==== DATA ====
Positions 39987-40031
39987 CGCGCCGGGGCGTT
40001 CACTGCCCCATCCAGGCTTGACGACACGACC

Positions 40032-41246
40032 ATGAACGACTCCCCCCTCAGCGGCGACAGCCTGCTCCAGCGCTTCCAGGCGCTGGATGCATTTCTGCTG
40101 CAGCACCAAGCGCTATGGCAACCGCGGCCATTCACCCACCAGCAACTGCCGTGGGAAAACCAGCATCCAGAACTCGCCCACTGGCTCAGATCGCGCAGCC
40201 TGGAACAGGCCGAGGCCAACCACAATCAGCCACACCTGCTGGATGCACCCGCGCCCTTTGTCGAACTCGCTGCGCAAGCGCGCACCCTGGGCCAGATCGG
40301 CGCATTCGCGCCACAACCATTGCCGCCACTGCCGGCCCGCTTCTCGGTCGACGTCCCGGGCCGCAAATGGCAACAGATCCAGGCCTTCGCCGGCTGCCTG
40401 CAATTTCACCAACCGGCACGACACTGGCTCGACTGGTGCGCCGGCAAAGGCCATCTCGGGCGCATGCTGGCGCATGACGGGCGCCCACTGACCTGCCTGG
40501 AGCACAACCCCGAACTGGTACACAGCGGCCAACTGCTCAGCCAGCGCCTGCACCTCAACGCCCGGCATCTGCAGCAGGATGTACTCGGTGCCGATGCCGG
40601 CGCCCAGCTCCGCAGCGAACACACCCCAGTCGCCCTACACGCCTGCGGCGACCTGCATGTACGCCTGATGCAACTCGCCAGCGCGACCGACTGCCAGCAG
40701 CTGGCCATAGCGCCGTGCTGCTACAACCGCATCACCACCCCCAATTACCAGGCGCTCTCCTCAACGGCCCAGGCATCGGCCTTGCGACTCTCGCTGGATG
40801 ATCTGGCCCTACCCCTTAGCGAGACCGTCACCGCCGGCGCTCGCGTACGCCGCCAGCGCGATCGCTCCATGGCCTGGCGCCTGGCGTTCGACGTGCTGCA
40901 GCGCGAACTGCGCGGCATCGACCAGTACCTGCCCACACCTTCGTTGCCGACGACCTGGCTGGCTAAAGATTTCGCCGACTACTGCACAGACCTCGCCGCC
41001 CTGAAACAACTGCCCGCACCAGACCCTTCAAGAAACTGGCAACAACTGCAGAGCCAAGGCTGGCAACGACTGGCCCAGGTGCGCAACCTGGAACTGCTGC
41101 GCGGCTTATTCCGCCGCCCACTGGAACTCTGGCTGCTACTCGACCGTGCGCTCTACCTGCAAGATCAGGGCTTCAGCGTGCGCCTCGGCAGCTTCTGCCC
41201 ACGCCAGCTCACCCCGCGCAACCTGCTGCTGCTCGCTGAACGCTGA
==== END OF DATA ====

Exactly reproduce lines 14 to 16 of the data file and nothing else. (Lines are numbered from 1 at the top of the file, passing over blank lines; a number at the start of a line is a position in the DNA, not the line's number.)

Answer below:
40901 GCGCGAACTGCGCGGCATCGACCAGTACCTGCCCACACCTTCGTTGCCGACGACCTGGCTGGCTAAAGATTTCGCCGACTACTGCACAGACCTCGCCGCC
41001 CTGAAACAACTGCCCGCACCAGACCCTTCAAGAAACTGGCAACAACTGCAGAGCCAAGGCTGGCAACGACTGGCCCAGGTGCGCAACCTGGAACTGCTGC
41101 GCGGCTTATTCCGCCGCCCACTGGAACTCTGGCTGCTACTCGACCGTGCGCTCTACCTGCAAGATCAGGGCTTCAGCGTGCGCCTCGGCAGCTTCTGCCC